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Free Money Will Cost Canadians

There’s one reason and one reason only that rates have skyrocketed by 4.25% in less than 10 months: inflation. The Bank of Canada has made it their mandate to bring inflation down to 2% – a far cry from the peak at 5.9%. Their plan is to jack up rates so that people will have less disposable income. The idea is that less disposable income will lead to less personal spending. Less personal spending will lead to lower demand for goods. Lower demand for goods will eventually lead to lower prices on those goods. 

Essentially, for this plan to work, Canadians need to spend less money. It’s as simple as that. So why in the world does the Prime Minister keep giving Canadians more money to spend?

Trudeau vs. Bank of Canada

Justin Trudeau says he wants to cool inflation, but his actions seem to suggest otherwise. He’s doubling the GST tax credit. Expanding the Canada Dental Benefit. And now he wants to introduce a grocery rebate for low-income Canadians. All of these moves put free money in the hands of Canadians at a time when Canadians need to be spending less.

Of course it’s great to help people get back on their feet. All within reason though. History has repeatedly shown that adding social programs can have negative economic consequences long term. If the Federal Government continues down this path, we’re going to struggle with higher levels of poverty because people are disincentivized from working. We’re also going to see personal and corporate taxes rise. But perhaps most frighteningly, inflation will rise AGAIN leading to rate hikes AGAIN.

A Little Bit of Silver Lining

We’re no doubt in a precarious economic situation. The recent US bank failures certainly don’t paint a very optimistic picture – but at the very least, they’ve actually been good for mortgage rates. The three-year and five-year Government of Canada bond yields had increased by around .8%, but then dropped by that same amount since the US banking failures started happening a few weeks ago.

That means good news for anyone looking for a fixed rate mortgage. Fixed rates were over 6%, and now I’m seeing some as low as under 5%. These rates may not last, but it’s good to know that some good can come from these moments in time.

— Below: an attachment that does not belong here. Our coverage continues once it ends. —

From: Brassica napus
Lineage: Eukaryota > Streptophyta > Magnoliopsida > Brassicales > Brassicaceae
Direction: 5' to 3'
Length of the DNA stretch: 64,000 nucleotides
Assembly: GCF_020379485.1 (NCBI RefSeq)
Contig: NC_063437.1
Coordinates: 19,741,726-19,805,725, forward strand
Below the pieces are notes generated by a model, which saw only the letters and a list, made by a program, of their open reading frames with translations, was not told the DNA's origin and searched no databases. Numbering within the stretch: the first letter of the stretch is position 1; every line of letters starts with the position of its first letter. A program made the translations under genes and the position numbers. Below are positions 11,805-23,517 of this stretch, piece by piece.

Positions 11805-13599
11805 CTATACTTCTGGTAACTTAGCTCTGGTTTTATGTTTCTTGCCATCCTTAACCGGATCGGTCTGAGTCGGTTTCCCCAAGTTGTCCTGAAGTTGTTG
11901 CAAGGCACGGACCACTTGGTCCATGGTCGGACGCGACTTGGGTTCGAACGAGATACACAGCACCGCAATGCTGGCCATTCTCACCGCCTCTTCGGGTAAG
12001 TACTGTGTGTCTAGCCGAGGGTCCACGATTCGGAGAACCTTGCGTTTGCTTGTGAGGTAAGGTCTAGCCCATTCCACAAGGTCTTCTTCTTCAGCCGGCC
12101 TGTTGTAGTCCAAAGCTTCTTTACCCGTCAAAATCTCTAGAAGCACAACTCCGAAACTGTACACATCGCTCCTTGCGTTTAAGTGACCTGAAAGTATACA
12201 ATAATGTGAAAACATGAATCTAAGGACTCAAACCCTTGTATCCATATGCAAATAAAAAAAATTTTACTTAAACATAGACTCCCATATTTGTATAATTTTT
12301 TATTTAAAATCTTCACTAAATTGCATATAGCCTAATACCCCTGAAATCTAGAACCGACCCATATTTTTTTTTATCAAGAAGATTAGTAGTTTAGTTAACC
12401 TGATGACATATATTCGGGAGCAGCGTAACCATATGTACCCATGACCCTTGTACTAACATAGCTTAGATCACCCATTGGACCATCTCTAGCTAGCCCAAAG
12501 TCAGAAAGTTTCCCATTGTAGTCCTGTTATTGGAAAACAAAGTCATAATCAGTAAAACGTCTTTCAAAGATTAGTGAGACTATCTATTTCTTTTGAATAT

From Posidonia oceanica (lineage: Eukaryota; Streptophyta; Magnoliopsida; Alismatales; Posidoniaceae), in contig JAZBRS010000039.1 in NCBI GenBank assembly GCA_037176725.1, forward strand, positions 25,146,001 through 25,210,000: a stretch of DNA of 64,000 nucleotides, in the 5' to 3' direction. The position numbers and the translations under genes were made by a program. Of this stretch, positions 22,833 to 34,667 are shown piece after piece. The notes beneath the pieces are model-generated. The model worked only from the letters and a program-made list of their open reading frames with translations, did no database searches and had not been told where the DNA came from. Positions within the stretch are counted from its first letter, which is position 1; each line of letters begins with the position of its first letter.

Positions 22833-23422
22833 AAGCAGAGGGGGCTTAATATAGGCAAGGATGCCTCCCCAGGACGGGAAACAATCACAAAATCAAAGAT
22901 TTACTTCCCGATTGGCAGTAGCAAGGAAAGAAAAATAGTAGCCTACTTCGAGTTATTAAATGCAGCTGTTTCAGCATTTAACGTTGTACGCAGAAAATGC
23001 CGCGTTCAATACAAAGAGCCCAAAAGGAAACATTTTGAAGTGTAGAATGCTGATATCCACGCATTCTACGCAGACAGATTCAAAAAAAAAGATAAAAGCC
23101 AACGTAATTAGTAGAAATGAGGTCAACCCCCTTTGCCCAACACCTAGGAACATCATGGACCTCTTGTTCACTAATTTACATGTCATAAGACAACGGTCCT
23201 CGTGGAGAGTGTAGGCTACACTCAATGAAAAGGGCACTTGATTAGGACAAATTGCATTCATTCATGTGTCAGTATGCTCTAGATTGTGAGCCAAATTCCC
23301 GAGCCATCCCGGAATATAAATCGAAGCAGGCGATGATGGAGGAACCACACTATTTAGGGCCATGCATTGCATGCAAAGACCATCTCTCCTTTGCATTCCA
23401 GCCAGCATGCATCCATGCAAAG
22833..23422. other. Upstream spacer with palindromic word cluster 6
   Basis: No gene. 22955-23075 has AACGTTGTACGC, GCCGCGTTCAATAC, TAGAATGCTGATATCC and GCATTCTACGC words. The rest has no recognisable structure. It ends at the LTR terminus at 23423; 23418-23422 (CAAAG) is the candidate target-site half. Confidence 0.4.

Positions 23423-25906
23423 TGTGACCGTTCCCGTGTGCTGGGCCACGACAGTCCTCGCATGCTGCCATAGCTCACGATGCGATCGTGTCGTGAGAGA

The Bottom Line

The conflicting interests of the Federal Government and the Bank of Canada could make for a volatile rate environment. The bank failures in the US certainly aren’t helping. But as long as you play your cards right, you’ll end up on top. The housing market is heating up again and I’m hearing about a lot of bidding wars and houses going for above asking.

If you’re buying or renewing, just make sure you’re staying away from 5-year fixed rates. I recommend a 2 or 3-year fixed rate mortgage right now so you can take advantage of low variable rates when they inevitably come back down in the next couple of years. If you’re ever unsure, just talk to a professional.

Your best interest is my only interest. I reply to all questions and I welcome your comments. Like this article? Share with a friend.

Steve Garganis: 416-224-0114;

3 thoughts on “Free Money Will Cost Canadians Leave a comment

  1. I am not worry about that Pennines ( free money) that Trudeau giving low income. Comparing to the high interest rate. Most Canadian living pay check to pay check and the rich getting richer and the poor getting poorer. Canadian debt is sky rocket.
    I don’t think your analysing the situation logically.
    That’s my opinion

    • Unfortunately, there is no free lunch. Someone has to pay. It usually the middle class and lower income earners. I have been amazed to see my own personal heating bills include a carbon tax of $55/mth. This is ridiculous. Higher costs get passed on to the consumer.. including the lower income earners..

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